Tuesday, December 30, 2014

documents and other objects, flying around

I've been doing a bit of flying in and out of Amsterdam's Schiphol airport recently. During one trip I visited a branch of my bank, to ensure my debit card wouldn't be blocked in the U.S. I had heard that there were pneumatic tubes connecting several branches of a bank in the airport. But there were no signs of the system to be found. Until I opened up my email back in Maastricht that is ...

There was a message from Patryk Wasiak, a cultural historian I met in Copenhagen recently, at the History of Infrastructure conference. And with his note was a scanned picture from a 1981 edition of the "Przeglad Techniczny" (Technical Review). Patryk tells me that the image (below, and enlarged above) accompanied an article about the recently opened airport terminal, celebrating its technological marvels. The caption for the photo says the airport pneumatic tube system was used to transfer travel documents between old and new terminals.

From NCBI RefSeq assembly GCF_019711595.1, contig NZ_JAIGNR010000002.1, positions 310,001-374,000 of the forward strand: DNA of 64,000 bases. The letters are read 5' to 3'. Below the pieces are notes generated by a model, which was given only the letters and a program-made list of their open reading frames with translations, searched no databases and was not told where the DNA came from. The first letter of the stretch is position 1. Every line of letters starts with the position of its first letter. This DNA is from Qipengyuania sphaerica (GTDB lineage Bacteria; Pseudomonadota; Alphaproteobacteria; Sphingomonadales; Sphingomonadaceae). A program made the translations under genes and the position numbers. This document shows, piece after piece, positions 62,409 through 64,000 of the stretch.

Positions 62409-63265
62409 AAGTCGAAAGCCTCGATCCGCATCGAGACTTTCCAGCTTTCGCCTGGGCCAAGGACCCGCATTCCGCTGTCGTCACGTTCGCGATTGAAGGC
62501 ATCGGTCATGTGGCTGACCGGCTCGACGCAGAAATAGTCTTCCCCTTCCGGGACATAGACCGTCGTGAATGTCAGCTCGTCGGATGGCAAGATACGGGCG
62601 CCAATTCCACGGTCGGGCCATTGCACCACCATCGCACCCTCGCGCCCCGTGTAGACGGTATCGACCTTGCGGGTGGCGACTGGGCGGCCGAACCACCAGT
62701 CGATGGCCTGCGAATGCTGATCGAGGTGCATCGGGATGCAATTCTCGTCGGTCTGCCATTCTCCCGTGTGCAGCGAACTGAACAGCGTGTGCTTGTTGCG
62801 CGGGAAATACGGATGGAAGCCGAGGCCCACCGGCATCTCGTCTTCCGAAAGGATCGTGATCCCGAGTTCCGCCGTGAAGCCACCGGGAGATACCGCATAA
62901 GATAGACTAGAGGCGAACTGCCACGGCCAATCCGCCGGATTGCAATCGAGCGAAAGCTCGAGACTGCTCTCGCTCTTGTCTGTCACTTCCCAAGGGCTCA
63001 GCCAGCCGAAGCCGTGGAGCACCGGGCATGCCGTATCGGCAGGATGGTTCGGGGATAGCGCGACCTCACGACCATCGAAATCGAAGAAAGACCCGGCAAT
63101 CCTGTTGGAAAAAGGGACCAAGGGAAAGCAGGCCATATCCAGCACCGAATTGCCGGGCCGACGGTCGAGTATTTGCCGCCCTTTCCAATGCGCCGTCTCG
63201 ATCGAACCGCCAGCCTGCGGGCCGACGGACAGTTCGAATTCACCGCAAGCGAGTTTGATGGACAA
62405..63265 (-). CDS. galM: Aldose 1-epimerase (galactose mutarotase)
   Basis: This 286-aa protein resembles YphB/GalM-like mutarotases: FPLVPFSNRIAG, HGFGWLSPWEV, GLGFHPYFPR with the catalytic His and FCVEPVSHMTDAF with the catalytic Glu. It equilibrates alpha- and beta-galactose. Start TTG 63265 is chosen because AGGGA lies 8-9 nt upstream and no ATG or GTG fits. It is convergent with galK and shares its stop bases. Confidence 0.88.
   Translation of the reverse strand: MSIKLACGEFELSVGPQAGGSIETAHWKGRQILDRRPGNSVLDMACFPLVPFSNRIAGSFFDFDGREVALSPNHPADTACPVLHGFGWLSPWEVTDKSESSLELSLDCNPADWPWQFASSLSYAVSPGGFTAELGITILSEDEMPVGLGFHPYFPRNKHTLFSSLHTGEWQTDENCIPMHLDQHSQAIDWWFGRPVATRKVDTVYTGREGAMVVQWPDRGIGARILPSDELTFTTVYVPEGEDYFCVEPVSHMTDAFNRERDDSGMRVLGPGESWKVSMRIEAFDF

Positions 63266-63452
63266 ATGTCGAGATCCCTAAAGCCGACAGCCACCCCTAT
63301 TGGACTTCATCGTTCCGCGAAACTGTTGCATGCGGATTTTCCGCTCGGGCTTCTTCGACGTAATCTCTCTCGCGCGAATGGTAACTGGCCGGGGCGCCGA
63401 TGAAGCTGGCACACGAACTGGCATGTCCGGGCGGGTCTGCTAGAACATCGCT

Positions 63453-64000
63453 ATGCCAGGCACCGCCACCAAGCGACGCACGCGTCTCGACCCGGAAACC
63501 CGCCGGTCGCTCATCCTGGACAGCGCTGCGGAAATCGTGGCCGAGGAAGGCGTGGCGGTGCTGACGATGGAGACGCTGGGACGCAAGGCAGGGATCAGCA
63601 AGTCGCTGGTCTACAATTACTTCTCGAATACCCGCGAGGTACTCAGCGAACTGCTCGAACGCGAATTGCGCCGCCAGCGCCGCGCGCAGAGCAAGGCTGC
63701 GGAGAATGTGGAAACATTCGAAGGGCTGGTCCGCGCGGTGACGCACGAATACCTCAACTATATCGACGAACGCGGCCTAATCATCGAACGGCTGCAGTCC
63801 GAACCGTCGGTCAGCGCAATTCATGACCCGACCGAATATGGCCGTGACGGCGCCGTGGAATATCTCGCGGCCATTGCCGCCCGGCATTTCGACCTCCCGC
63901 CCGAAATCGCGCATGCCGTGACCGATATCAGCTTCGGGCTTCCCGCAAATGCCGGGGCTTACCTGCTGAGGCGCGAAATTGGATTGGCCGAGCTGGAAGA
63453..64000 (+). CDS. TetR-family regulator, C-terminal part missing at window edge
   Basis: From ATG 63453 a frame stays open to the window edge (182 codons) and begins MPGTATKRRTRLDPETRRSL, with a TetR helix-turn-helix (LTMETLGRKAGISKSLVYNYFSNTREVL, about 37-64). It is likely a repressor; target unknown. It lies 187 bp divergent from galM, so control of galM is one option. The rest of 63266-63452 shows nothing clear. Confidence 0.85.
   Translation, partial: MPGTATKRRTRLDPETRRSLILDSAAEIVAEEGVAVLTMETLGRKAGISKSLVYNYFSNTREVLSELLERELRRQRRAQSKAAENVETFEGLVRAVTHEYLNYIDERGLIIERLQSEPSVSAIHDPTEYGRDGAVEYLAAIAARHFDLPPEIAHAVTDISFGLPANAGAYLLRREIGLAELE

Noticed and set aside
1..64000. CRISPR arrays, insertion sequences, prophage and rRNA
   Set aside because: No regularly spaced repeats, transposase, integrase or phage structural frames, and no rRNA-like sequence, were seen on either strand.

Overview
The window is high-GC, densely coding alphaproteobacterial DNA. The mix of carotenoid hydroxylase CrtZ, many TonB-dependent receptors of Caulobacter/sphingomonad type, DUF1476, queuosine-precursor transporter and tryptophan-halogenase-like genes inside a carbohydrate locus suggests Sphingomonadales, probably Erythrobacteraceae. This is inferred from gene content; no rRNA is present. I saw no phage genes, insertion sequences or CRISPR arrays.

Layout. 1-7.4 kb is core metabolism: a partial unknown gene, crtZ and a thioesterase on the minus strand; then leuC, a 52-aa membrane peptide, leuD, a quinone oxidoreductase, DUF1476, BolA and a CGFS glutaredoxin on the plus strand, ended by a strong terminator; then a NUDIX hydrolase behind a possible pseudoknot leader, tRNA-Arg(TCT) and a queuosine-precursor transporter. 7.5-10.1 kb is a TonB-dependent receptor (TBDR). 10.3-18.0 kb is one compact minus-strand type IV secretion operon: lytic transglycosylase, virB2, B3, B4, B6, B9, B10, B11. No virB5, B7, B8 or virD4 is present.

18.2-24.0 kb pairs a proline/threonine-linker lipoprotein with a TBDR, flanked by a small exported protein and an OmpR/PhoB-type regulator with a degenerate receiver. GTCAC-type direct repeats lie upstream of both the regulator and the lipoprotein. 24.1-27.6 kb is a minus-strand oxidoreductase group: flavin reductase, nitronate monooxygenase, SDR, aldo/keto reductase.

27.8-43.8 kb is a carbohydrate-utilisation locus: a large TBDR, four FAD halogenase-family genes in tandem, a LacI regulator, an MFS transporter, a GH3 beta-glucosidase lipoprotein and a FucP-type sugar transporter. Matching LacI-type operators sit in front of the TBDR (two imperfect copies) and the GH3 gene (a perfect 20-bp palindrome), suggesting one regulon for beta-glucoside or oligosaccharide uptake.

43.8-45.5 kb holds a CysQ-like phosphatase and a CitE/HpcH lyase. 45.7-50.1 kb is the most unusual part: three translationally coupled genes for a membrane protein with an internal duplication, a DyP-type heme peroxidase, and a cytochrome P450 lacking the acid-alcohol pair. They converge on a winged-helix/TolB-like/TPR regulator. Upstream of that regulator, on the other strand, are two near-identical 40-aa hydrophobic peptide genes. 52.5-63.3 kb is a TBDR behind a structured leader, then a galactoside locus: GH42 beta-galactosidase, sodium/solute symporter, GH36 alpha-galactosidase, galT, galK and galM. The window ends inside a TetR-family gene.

There are so many hidden networks and infrastructures in airports to which travellers are oblivious. We mostly think about how our luggage arrives, or how to get to our gate. We are the moving bodies, maybe our luggage too. But there is a whole manner of different kinds of travelling occurring in these places. Documents from one building to the next in the 1980s. Money between bank branches. Animals in and out of quarantine, nearby nature reserves, crates and cages (see more in Susanne Bauer and colleagues' work on animal ecologies in airports). For non-places, there is a lot moving around behind the departure lounge drudgery and duty-free gloss!